Feeling a Little Dissolution

The most recent issue of Our Sunday Visitor has an interesting article on the state of the Catholic Church in America called Catholic calculations: Running the numbers on the state of U.S. Catholicism and where it is headed in coming years (Vol 98. no 29). Recent statistics, as you may guess, are alarming. 15% of the total U.S. population now identify themselves as “religiously unaffiliated.” Of this group 24% are ex-Catholics. In 1965 the total number of Catholic priests in the U.S. was 58,632. In 2009, that number has plummeted to 40,666. In 1965 70% of Catholics went to Mass every Sunday. Recent statistics now show that only 31.4% of Catholics fulfill their Sunday obligation.

While these numbers may be alarming, they are not surprising. In my line of work we often lament the sparsity of committed Catholics. Most of the time when I hear people lament the state of our Church they point to Vatican II as the culprit. Recently, Dr. Bill Portier gave a great presentation at Immaculate Heart of Mary on the history, the present situation, and the future of the Catholic Church in America.

Dr. Portier agrees with the anecdotal and statistical analysis on the U.S. Catholic Church. Compared with the Church in 1965, we are in big trouble! When asked “why?” though, Dr. Portier says very little about Vatican II, and a whole lot about cultural developments in the American Catholic Church over the past 4 decades. You can listen to Dr. Portier’s entire presentation here

In his talk, Dr. Portier pulled much of his material from his award-winning article published in Communio Here Come the Evangelical Catholics. Personally, I think everyone interested in the future of the American Catholic Church MUST read this article.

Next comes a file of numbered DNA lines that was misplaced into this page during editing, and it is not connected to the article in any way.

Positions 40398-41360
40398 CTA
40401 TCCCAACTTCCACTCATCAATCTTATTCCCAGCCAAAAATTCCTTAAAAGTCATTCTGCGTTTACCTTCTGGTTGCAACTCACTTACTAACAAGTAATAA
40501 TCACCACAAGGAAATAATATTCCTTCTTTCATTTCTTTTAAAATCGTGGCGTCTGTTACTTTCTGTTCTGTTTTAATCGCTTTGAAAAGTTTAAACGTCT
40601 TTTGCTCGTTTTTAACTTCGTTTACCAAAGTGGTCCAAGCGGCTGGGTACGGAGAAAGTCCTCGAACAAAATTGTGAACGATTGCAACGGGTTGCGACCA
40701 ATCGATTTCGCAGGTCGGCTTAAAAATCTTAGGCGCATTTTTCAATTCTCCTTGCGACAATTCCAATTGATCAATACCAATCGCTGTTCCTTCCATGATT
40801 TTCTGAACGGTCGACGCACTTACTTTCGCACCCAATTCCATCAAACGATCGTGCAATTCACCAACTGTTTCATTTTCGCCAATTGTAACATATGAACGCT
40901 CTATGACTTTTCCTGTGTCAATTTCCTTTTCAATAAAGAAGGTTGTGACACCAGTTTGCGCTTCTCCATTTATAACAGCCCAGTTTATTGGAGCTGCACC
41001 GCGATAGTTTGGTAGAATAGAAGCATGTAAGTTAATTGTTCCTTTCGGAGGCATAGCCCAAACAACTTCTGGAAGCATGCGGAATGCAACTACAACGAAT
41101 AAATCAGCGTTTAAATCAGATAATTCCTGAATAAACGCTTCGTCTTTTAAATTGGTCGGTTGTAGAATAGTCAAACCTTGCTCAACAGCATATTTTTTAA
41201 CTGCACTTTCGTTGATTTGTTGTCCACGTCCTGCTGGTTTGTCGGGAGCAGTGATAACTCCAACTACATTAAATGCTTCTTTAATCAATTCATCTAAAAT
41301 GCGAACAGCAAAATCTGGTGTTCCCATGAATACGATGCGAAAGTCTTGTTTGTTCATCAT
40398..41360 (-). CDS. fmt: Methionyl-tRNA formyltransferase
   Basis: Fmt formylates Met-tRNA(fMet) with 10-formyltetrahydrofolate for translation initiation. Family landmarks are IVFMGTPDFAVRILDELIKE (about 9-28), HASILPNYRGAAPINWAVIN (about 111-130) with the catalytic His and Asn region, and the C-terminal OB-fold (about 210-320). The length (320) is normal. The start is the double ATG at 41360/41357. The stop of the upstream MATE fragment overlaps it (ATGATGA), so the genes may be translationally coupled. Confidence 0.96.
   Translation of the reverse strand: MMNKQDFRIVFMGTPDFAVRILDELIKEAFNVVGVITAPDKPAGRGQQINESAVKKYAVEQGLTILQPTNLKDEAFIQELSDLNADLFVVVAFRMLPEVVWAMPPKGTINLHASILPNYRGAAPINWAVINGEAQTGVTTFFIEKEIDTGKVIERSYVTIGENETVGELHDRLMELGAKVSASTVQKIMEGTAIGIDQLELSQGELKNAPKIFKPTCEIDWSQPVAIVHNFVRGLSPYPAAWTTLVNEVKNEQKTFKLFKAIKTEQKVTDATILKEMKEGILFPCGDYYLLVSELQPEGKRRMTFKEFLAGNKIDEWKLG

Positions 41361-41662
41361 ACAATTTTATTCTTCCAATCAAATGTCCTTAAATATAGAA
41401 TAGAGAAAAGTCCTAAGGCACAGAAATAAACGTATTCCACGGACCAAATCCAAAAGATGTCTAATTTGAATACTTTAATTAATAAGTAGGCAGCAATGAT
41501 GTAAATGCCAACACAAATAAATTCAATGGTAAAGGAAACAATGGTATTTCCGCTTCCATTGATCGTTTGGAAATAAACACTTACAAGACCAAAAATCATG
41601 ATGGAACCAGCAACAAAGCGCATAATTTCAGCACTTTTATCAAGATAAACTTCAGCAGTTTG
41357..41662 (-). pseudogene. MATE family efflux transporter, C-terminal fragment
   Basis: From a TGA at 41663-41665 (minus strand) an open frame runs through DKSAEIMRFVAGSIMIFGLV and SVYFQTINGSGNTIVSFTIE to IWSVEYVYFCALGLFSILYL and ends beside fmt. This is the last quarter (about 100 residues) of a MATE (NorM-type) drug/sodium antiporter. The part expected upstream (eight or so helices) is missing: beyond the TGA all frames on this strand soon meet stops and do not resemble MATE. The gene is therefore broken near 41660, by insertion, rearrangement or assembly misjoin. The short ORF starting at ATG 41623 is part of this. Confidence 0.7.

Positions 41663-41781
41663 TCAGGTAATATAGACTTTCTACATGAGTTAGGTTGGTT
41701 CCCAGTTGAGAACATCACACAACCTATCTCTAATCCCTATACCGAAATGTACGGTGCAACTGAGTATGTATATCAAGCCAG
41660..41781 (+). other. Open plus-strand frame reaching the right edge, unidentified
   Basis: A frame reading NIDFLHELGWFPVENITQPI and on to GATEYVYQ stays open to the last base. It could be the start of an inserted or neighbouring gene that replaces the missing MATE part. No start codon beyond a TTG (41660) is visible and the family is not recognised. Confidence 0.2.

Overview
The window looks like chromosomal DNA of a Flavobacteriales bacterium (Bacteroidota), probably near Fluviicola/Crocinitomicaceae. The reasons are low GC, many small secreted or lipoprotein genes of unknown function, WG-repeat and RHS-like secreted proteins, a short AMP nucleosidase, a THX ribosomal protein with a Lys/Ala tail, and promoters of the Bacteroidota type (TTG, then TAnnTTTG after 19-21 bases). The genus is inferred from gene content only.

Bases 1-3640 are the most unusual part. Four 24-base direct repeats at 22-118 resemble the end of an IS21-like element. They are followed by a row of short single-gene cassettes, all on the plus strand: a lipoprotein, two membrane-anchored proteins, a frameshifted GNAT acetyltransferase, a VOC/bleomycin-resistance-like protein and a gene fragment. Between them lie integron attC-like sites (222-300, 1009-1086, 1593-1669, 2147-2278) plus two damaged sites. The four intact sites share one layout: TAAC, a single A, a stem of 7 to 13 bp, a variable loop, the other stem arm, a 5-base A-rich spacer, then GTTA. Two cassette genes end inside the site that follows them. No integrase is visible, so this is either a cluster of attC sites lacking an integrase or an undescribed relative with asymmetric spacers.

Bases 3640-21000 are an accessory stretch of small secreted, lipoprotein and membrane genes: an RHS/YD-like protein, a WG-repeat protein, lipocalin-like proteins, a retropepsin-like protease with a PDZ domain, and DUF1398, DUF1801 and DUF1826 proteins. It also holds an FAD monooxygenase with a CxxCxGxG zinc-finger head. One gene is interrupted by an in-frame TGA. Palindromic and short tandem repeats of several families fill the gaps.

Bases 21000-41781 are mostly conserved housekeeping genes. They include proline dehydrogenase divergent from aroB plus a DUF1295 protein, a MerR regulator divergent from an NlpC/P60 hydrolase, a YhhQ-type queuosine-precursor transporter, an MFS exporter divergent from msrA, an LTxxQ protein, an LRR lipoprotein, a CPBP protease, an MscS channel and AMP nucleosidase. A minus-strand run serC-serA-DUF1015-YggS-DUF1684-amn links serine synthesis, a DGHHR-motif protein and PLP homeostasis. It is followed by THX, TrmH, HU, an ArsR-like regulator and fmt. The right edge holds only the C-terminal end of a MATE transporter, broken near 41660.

The thesis of this article is that

The dissolution of the subculture is the context in which the Second Vatican Council, and its understanding of the church-world relation in modernity, was received in the United States.

What does Portier mean by the “dissolution of the subculture?” I’m sure that many readers grew up in a Catholic sub-culture. The neighborhood that I grew up in was once a very vibrant sub-culture unto itself. At one time my whole neighborhood was almost entirely Catholic. Everyone went to the neighborhood parish, everyone sent their children to the neighborhood Catholic school. There was an all-girls Catholic high school 100 yards from the Catholic grade school. The neighborhood Catholic parish had a recreation center that was the hub of the social life of the neighborhood. There was even a Catholic hospital in the neighborhood. I’m sure that those of you who were raised in similar neighborhoods could speak to how easy it was to pass on the Catholic faith in such a supportive culture. In such an environment Catholic identity was “caught” not “taught.” As Portier says “There was no Faith Formation when I was a child!”

By the time I was born in 1980 my neighborhood had completely changed. Most of the Catholics had moved out of the neighborhood; out of the inner-city entirely. The Catholic girls-school became an Evangelical Christian highschool and eventually a public school. The Catholic grade school had a steady drop in registration and finally was forced to cluster with other inner-city Catholic schools to survive. Eventually, even the neighborhood parish had to cluster with other inner-city parishes to even have a hope of keeping a Catholic presence in the city. If you drive through my neighborhood today, you will still find a parish, a recreation center, a hospital, and even those 2 school buildings. The Catholics, though, are few and far between.

The story of the neighborhood I grew up in is not uncommon. This is what Portier means by the “dissolution of the subculture.” So what replaced that subculture? Very simply: the dominant culture. Statistics play this out. Demographically speaking, Catholics are virtually unrecognizable as a group.

Without the buffer of a subculture the Catholic Church has been left open to the full force of western culture characterized by all of those scary “isms” – individualism, consumerism, relativism. The result? The alarming statistics we find in the Our Sunday Visitor article for starters. Portier puts it this way,